WHAT YOU NEED TO KNOW ABOUT CREDIT REPORTS
Your debtor’s Personal Credit Report, if carefully dissected and analyzed, can be used to help find hidden and diverted assets. Let’s take a look at some of the typical things that we review on a regular case:
REAL ESTATE: Highlight all the active banks and mortgage companies and separate them out by mortgages (“MORT”) and home equity loans (“H/E”). Compare the accounts’ open date (“OPEN”) to the dates of the loans in the County Clerk & Recorder’s Office to match the correct property loans, then take a careful look at the loan balance (“BALANCE”). The original mortgage recording should provide the details you need to calculate the amortized balance. Does it match the balance on the credit report or is it too low? If it’s paid down, then it may be an indication that the debtor is attempting to hide cash funds in property equity. After they have put enough distance between themselves and their debt, they can then sell or re-finance the property and get it back.
The credit report can also show mortgages that don’t match up with the local property you know about. This may be an indication of non-local investment property or vacation homes, none of which can be protected by homestead exemptions.
VEHICLES: Highlight all the active banks and auto finance companies (“AUT”). Compare the current loan balance to estimated vehicle values to find a value range for the vehicles. Just like the real estate loan, the debtor may have paid down their loan balance to hide cash funds in vehicle equity.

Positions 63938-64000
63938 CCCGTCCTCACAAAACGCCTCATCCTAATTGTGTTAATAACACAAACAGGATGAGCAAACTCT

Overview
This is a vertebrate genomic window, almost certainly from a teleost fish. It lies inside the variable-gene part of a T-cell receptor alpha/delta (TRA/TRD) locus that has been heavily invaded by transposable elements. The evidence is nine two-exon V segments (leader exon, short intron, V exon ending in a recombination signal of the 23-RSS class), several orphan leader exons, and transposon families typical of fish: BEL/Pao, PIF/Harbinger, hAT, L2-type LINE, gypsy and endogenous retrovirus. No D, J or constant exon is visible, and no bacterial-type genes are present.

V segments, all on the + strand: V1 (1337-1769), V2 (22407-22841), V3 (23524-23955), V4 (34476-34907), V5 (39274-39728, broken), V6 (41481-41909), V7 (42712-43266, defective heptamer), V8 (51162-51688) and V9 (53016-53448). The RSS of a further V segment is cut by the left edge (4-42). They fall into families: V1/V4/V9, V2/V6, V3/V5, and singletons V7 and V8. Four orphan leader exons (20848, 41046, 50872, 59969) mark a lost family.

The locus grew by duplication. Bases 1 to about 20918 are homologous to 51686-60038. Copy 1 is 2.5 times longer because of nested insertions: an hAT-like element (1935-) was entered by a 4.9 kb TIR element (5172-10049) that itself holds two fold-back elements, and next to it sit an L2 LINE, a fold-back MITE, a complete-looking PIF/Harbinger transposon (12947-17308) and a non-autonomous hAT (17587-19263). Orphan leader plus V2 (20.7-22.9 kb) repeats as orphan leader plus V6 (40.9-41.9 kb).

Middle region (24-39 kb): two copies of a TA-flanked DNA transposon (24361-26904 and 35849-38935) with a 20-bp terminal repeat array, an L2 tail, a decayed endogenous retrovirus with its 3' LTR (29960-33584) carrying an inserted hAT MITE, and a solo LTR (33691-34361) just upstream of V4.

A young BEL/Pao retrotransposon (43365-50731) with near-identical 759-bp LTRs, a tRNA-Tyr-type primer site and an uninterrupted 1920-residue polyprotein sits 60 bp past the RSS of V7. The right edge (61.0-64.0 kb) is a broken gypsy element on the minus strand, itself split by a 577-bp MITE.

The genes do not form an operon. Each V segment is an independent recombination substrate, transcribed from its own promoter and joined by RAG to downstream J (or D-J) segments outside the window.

The credit report may also show loans for vehicles that don’t match up with the vehicle registrations. This may be an indication that the loans are for vehicles, boats, aircraft, etc. that are registered in commercial entity names.
CREDIT CARDS: Subpoena all active credit card (“R/C” for revolving credit) statements. A careful analysis of these can reveal charges to out-of-state restaurants (for finding the location of unknown real estate), boat and aircraft fuel charges, etc. Statements may also show overpayment of the credit card bills where the debtor is hiding cash funds.
INQUIRIES: Do you want to get copies of recent financial information on the debtor? Then don’t overlook the INQUIRIES section. This is a small list at the end of the report that shows a commercial credit reporting subscriber, the date of inquiry, and their subscriber number (which can be used to find the creditor’s contact information).
Compare the names of the subscribers to see if they are any of the creditors listed in the report. These inquiries are normally just a creditor’s collection department checking to see if there is any new addresses for the debtor or a new employment listed… so you can cross those off. What you have
left are inquires made by financial institutions that may be pulling the debtor’s credit report as part of a loan or revolving credit application.
The most recent inquires, going back twelve months, make excellent subpoena targets to get copies of the loan application and any supporting employment and tax documentations that were submitted with it.
Although a credit report can make a great tool for finding assets, the question often is who can see the reports? In the next article, we will continue this discussion on credit reports and show you how to know exactly who has the legal right to obtain them.
Meanwhile, I challenge you to pull out the credit reports you have on your debtors and grab some highlighters. There’s gold in them thar hills!
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